The season developed and matured. Another year’s installment of flowers, leaves, nightingales thrushes, finches, and such ephemeral creatures, took up their positions where only a year ago others had stood in their place when these were nothing more than germs and inorganic particles. Rays from the sunrise drew forth the buds and stretched them into long stalks, lifted up sap in noiseless streams, opened petals, and sucked out scents in invisible jets and breathings.

I’ve not read any other Thomas Hardy works before, so this book was an entirely new experience for me. More importantly, I was totally unfamiliar with the story. I know, I know — how does a confessed bookaholic (a librarian no less) make it to her late 20’s without knowing a single thing about this classic story?! In any case, once I chose to read it I decided to make a valiant effort to avoid spoilers. Miraculously, I managed to be surprised by the ending of this over-a-century-old book.

Even if I hadn’t known it from the start, I think I could easily tell that this was written in the Victorian time period — not just because of the technology level (horses’n’buggies, etc.) but because of the general style of the prose and dialogue. It reminded me in many ways of the tone or style of Gaskell’s North and South, though TBQH I enjoyed Tess much more than my previous try at Victorian lit.

I think I enjoyed Tess more than North and South primarily because it didn’t seem quite as preachy, even though it does clearly have some sort of moral lesson to impart to the reader. I also fell a little bit in love with Hardy’s poetic descriptions and… well, I don’t know if rumination is exactly the word I’m looking for, but that’s what comes to mind. I’ve even added some favorite quotes to this review, which I’ve never been tempted to bother with before. Clearly, I ought to try out some of Hardy’s poetry in the near future.

Modern life stretched out its steam feeler to this point three or four times a day, touched the native existences, and quickly withdrew its feeler again, as if what it touched had been uncongenial.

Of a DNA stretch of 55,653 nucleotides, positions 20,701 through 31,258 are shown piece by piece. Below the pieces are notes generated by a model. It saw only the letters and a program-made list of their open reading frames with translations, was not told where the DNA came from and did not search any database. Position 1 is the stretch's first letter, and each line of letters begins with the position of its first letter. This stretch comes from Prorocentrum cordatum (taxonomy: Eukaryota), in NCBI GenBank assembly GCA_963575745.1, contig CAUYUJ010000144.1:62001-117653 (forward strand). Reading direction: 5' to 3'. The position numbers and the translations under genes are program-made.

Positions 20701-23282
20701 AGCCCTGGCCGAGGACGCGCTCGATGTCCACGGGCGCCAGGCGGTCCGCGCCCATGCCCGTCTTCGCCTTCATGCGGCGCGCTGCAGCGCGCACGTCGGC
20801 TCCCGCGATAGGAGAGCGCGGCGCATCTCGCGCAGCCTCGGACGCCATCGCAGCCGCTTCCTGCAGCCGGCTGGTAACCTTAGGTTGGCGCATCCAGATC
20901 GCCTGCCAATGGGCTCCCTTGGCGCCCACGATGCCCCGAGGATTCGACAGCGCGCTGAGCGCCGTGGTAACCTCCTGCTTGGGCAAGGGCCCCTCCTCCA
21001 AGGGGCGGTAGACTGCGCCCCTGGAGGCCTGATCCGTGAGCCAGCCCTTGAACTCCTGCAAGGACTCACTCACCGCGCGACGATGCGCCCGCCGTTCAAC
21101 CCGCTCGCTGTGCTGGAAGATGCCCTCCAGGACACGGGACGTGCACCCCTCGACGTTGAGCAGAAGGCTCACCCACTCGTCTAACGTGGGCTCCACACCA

Yes, Tess was quite bleak — not just tragic, as expected, but outright depressing. It was comparatively feminist-humanist in a time when even Queen Victoria herself thought such ideas were folly, which is unavoidably part of the tragedy for my rather liberal modern self.

The poor girl is beset by 2 men who can’t seem to see her as an actual person. The first, seeing her as an object to be won or a plaything to be toyed with, ruins (well, “ruins”) her physically. The second sees her as some sort of idealized figure, a maiden on a pedestal to be worshiped for her natural purity (again, let me employ some sarcasm-quotes: “purity”) and to be made into a worthy wife. The worst of all this is that our titular character isn’t a weak shell of a woman, content to let the winds of fate make her life for her; alas, said winds of fate blow too hard for our fair protagonist to fight them. When she first rebuffs the first man and then disappoints the second, her life accelerates on a downward spiral from which she never recovers.

Tess had drifted into a frame of mind which accepted passively the consideration that if she should have to burn for what she had done, burn she must, and there was an end of it.

This story is about oppression, double standards, and the cruelty of pitting strict social rules against the realities of nature. Tess Durbeyfield is essentially a sacrifice to the small god of Victorian values and progress.

I must confess that I might not have made it through this book without the generous footnotes, endnotes, and comments. Some of the rural dialect was a bit confusing and I’m not particularly familiar with most of the artists, philosophers, and poets referred to throughout the book. All of the little “extras” in this edition were produced by David Galef.